$_GET["foo"] = 'include( "evil_file.php" )';
assert( '$_GET["foo"] == "fluffy bunny rabbit"' ); // This is
assert( "$_GET['foo'] == 'fluffy bunny rabbit'" ); // But this
Deliberately using a function which reduces the security of your
application to relying on everyone choosing the correct type of quotes is
definitely asking for trouble.
On 31 July 2013 13:19, Tyler Romeo <tylerromeo(a)gmail.com> wrote:
On Wed, Jul 31, 2013 at 7:42 AM, Tim Starling
Indeed. In C, assert() will abort the program if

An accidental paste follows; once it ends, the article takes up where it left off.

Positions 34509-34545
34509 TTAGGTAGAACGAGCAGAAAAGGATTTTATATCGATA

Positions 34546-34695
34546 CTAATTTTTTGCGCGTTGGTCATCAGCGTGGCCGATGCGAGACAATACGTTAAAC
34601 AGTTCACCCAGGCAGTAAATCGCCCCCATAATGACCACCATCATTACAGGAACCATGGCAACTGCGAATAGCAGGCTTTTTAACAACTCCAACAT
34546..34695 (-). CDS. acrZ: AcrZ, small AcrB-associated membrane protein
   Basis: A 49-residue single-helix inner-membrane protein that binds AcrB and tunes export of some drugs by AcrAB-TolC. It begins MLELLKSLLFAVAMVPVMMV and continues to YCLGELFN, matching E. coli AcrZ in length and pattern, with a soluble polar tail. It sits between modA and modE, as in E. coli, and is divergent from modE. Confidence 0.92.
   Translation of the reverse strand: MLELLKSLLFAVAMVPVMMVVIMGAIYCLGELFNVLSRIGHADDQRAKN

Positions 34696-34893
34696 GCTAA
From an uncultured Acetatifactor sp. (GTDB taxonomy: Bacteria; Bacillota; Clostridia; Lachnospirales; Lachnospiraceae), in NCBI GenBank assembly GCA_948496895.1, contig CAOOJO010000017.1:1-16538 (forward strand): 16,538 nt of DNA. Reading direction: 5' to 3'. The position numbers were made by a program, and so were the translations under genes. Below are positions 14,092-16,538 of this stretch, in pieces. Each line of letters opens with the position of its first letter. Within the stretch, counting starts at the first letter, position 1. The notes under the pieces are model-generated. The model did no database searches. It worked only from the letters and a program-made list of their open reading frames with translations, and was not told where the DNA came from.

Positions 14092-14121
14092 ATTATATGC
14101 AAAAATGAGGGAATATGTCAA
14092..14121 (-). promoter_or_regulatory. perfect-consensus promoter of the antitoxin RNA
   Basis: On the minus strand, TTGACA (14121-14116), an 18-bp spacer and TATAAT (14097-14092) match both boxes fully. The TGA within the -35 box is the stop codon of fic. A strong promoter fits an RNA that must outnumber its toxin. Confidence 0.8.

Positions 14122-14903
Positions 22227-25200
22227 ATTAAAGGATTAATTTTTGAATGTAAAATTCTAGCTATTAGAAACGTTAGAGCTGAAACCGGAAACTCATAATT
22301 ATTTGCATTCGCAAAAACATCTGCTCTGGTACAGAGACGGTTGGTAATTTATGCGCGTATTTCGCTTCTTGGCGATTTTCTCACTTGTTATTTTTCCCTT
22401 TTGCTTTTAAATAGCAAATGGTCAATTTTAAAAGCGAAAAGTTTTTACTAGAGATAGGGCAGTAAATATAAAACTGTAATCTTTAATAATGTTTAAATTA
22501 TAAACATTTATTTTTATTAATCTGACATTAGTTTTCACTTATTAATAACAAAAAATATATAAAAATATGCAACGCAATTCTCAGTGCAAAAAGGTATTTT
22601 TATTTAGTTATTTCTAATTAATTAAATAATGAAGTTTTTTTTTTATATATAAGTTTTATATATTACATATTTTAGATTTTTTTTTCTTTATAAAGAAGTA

it is enabled, which
is hard to miss. It is not comparable to the PHP assert() function.
...except PHP's assert() *also* aborts the program if enabled. What am I
The reasons I don't like assert() are:
1. It doesn't throw an exception
2. It acts like eval()
We could have a library of PHPUnit-style assertion functions which
throw exceptions and don't act like eval(), I would be fine with that.
Maybe MWAssert::greaterThan( $foo, $bar ) or something.
1. It's fairly trivial to use assert_options() to make assertions throw
exceptions if you really wanted to while developing.
2. Except it's not. Again, you're welcome to give an example where code
provided as a string in an assertion is not exactly the same as having the
Stevens Institute of Technology, Class of 2016
Major in Computer Science
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